Re: Having MS on Rebif can I have a baby?
You need to work with your neurologist as well as your OB/GYN or Family Doctor. I would go to the manufacturer's web site for your questions too. These kind of questions need a medically qualified answer.
From the FDA:
"FDA pregnancy risk categorization
Category A : Controlled studies in women fail to demonstrate a risk to the fetus in the first trimester, and the possibility of fetal harm appears remote. (This means there is very low or no risk.)
Category B : Animal studies do not indicate a risk to the fetus, and there are no controlled human studies. Or, animal studies show an adverse effect on the fetus, but well-controlled studies in pregnant women have failed to demonstrate a risk to the fetus. (This means there is some evidence in animal studies that risk exists.)
Category C : Studies have shown that the drug exerts animal teratogenic or embryocidal effects, but there are no controlled studies in women. Or, no studies are available in either animals or women. (This means there is very good evidence in animal studies of a risk of loss of pregnancy or birth defects.)
Category D : Positive evidence of human fetal risk exists, but benefits in certain situations (for example, life-threatening situations or serious diseases for which safer drugs cannot be used or are ineffective) may make use of the drug acceptable despite its risks. (This means there is strong evidence of a risk of loss of pregnancy or birth defects that must be balanced against the value of treatment.)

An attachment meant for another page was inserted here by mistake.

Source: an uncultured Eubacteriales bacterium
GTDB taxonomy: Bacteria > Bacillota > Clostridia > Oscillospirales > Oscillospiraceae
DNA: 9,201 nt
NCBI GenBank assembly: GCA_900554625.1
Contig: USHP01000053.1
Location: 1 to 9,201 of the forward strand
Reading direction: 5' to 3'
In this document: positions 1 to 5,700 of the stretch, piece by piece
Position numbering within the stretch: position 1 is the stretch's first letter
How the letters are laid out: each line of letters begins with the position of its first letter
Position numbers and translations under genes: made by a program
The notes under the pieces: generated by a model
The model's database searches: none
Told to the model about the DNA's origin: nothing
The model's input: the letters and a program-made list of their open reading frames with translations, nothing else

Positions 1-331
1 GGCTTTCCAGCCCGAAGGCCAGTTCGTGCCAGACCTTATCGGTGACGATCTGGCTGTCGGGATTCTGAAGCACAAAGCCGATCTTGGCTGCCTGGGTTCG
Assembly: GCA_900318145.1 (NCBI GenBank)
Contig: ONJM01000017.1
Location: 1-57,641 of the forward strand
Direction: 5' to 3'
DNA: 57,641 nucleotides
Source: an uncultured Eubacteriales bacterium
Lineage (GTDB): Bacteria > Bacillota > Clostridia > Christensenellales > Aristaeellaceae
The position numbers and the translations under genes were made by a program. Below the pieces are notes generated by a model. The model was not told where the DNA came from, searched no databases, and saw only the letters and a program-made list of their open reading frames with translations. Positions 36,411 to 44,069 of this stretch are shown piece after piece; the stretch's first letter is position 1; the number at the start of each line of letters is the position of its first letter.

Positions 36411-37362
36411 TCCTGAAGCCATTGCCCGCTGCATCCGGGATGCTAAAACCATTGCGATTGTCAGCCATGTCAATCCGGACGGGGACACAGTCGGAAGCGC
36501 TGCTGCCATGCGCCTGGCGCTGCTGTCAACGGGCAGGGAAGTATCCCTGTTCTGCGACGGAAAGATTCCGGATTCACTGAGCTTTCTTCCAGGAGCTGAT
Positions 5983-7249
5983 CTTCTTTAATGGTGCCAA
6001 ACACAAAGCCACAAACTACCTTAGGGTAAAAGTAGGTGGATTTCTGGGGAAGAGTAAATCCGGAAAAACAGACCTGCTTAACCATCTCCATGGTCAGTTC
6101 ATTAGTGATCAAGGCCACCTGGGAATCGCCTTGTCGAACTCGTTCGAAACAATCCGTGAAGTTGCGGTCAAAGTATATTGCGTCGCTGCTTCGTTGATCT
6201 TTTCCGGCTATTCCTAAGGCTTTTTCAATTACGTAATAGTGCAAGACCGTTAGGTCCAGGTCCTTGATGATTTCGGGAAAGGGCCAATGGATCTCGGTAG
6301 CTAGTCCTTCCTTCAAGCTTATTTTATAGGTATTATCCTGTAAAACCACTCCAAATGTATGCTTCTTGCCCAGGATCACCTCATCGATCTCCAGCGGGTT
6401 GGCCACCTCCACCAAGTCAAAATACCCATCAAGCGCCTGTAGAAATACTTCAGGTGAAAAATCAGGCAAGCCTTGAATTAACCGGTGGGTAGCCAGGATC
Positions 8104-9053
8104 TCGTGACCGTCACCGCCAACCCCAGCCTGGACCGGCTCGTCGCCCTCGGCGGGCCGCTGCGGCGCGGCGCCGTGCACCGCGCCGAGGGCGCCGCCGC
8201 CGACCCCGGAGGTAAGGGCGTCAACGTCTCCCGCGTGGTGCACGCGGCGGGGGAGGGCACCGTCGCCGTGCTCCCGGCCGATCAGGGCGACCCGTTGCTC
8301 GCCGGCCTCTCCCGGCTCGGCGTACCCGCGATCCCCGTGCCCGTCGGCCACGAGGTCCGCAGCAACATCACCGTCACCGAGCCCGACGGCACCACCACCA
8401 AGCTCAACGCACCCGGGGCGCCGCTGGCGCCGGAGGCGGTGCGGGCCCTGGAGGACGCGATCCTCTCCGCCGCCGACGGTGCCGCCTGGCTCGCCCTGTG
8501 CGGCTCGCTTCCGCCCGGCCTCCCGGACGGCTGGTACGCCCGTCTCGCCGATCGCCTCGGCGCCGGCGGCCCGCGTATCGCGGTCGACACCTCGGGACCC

Category X : Studies in animals or humans have demonstrated fetal abnormalities or evidence of fetal risk, and the risk clearly outweighs any possible benefit. (This means there is strong evidence of a risk of loss of pregnancy or birth defects without any corresponding benefit to use.)
Rebif is listed as a Category C pregnancy risk. Rebif was tested in animals. We know that Rebif does not cause birth defects in monkeys at doses many times those given to humans. However, Rebif can cause spontaneous abortion in monkeys. We do have some information about the drug's effects on pregnancy in people. Eighty-seven women became pregnant during the research studies of Rebif. On average the women took Rebif for the first five weeks of their pregnancy. Of the 87 women, 33 gave birth to healthy children. There were six miscarriages and one stillborn in the group. Seventeen women chose to end their pregnancies prematurely. At the time of the report the fate of the other pregnancies was not known. Based on theses studies and several other case reports, many experts recommend stopping Rebif during pregnancy. Although there is an increased risk of miscarriage seen with the drug, there does not appear to be evidence of problems in children born to mothers who were on Rebif therapy at the time of pregnancy."
I hope the data can assist you. Still, clear everything with your doctor. It would appear from the studies that there are still mixed opinions within the medical community.
Last edited by MSJayhawk; 10-31-2008 at 10:54 AM.
Reason: Add info